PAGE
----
The second goal that the Blues conceded was more than preventable. Once again, it was a result of lack of concentration meaning that the players switched off at crucial moments and did not track Leeds’ players.
As it can be seen in the illustration below, Harding loses Nketiah out of sight, whereas Dean fails to step out on time to confront Costa. Harrison, in this instance, is carefully looked after by Colin but only momentarily. In the second image below, Colin loses Harrison who receives a pass from Alioski to make it 2-0 for the visitors. Noteworthy is the body language of Šunjić and Gardner who remained very passive spectators watching Harrison taking a shot and not trying to challenge him.
Defending deeper in their own half while Leeds were on the ball was not the only instance when Birmingham looked ponderous. Defensive transitions were also a concern in the first half an hour for the home side. This is exactly how the first goal was conceded after an unsuccessful set-piece.
Birmingham’s build-up issues
The first half an hour certainly did not have any indication that Birmingham will end up scoring four goals on the night. The Blues offered little threat going forward failing to manipulate Leeds’ man-marking system when playing out from the back. In the first 20 minutes, Bielsa’s side allowed Birmingham to perform 23.5 uncontested passes in the top 60% of the pitch as recorded by the Passes Allowed Per Defensive Action (PPDA) metric. This statistical metric indicates that the home team was able to enjoy spells of possession in their own half; however, as mentioned already, the Blues could not find the way how to use all this possession in a penetrative way.
In the example shown below, we can see that Leeds were marking the majority of opponents in a man-oriented manner; however, the press was not extremely aggressive. The player on the ball had time to pick his head up and look around but any diagonal or vertical passes were not possible in this instance with Leeds United man-marking the opponents adequately.
Here we can see the situation similar to the one displayed above. Both Bellingham and Gardner are man-marked, Pedersen is closed down by Costa, Klich is ready to close down Šunjić and Nketiah intelligently positions himself so that he can cover shadow Dean and possibly intercept a pass to Harding. The most obvious pass is to Šunjić but Klich is already anticipating that and even if the Croatian receives the ball, all three midfielders would be tightly man-marked since Birmingham’s build-up was fairly static. The home team failed to drag the pressing players away from important areas to open space for other players to exploit.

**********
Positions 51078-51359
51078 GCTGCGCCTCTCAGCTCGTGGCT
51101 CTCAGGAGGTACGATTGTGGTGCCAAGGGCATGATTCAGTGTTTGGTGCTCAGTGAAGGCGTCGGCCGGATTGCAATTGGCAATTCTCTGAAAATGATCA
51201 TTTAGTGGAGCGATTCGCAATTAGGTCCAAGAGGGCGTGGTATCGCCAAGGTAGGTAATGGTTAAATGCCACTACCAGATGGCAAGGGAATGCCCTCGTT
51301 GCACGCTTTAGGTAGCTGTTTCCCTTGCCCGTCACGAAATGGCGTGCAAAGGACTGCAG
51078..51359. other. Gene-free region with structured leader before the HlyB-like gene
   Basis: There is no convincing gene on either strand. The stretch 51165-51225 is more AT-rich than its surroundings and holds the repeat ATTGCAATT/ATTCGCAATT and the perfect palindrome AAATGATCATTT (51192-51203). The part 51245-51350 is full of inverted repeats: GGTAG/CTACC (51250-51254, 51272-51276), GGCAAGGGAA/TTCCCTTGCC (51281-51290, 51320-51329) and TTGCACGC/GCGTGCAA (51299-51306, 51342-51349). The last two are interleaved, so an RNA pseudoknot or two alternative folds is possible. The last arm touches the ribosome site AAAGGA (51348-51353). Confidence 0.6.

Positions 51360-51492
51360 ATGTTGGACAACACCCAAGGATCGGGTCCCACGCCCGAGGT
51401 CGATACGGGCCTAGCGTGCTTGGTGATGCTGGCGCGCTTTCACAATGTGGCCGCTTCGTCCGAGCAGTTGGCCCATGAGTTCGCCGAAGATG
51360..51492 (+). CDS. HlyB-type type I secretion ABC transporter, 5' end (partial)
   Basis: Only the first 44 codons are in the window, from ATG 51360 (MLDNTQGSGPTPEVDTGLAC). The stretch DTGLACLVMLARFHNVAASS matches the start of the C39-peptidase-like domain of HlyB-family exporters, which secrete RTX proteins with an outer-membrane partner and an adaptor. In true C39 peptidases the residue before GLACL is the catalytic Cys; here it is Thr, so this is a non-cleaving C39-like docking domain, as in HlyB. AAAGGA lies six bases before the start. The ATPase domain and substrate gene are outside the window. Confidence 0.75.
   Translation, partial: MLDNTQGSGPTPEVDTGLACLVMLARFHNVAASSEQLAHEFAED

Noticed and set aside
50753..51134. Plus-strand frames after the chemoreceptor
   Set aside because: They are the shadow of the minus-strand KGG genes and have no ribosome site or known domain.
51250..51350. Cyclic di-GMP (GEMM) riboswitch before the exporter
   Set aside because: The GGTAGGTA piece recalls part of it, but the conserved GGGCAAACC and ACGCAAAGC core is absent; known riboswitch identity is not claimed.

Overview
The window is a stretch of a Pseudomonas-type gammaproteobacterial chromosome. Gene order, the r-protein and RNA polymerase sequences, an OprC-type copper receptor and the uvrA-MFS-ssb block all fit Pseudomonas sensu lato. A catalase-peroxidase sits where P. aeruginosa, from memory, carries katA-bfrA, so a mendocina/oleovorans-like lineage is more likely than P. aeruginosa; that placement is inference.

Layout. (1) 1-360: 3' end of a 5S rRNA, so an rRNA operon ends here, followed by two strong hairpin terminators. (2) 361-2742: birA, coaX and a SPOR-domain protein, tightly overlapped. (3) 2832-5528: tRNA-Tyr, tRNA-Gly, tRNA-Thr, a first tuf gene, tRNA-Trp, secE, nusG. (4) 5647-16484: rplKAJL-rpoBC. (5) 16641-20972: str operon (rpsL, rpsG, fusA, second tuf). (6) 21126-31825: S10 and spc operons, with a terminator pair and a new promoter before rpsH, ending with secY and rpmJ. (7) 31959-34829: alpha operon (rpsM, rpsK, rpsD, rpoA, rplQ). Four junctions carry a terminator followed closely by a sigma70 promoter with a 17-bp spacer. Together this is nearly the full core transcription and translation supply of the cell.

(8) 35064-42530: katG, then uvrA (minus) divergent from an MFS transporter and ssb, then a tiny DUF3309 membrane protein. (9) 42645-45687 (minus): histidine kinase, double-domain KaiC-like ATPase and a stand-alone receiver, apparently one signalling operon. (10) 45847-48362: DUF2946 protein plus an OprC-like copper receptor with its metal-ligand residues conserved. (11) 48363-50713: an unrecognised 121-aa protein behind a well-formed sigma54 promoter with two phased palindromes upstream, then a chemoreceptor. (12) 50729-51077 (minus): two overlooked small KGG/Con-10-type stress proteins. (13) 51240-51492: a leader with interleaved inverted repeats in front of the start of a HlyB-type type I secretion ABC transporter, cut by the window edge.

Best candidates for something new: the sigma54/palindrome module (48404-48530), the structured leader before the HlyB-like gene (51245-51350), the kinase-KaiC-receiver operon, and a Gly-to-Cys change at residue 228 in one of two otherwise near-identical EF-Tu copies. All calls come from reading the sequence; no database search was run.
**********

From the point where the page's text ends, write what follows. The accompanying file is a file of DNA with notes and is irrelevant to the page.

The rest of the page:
Another great example of Birmingham’s inability to penetrate Leeds’ man-marking system. The home team tried to create an overload on the left side but did not manage to get anyone into the highlighted area with all four players being tightly man-marked again.
The only quality bit of play that the home side managed to create came from a slightly changed approach. The Birmingham centre-back used the tactic called dribble to attract. Dean drove forward with the ball leaving Nketiah behind him. Bellingham was man-marked by Alioski, Colin had Harrison covering him, whereas Cooper was glued to Mrabti. When Dean got closer to Harrison, the latter decided to step out and close him down which freed up Colin who made an overlapping run.
After Birmingham City pulled one back, the defensive intensity offered by Leeds United increased right away. From 23.5 PPDA in the first 20 minutes, the same metric registered only 7.2 PPDA after the goal was scored and remained fairly stable for the remaining part of the first half. It means that Birmingham was afforded only 7.2 passes on average in the top 60% of the pitch after they made the score 2-1. One of the examples can be seen below where the Blues found it hard to retain ball possession after being heavily pressed in tight spaces.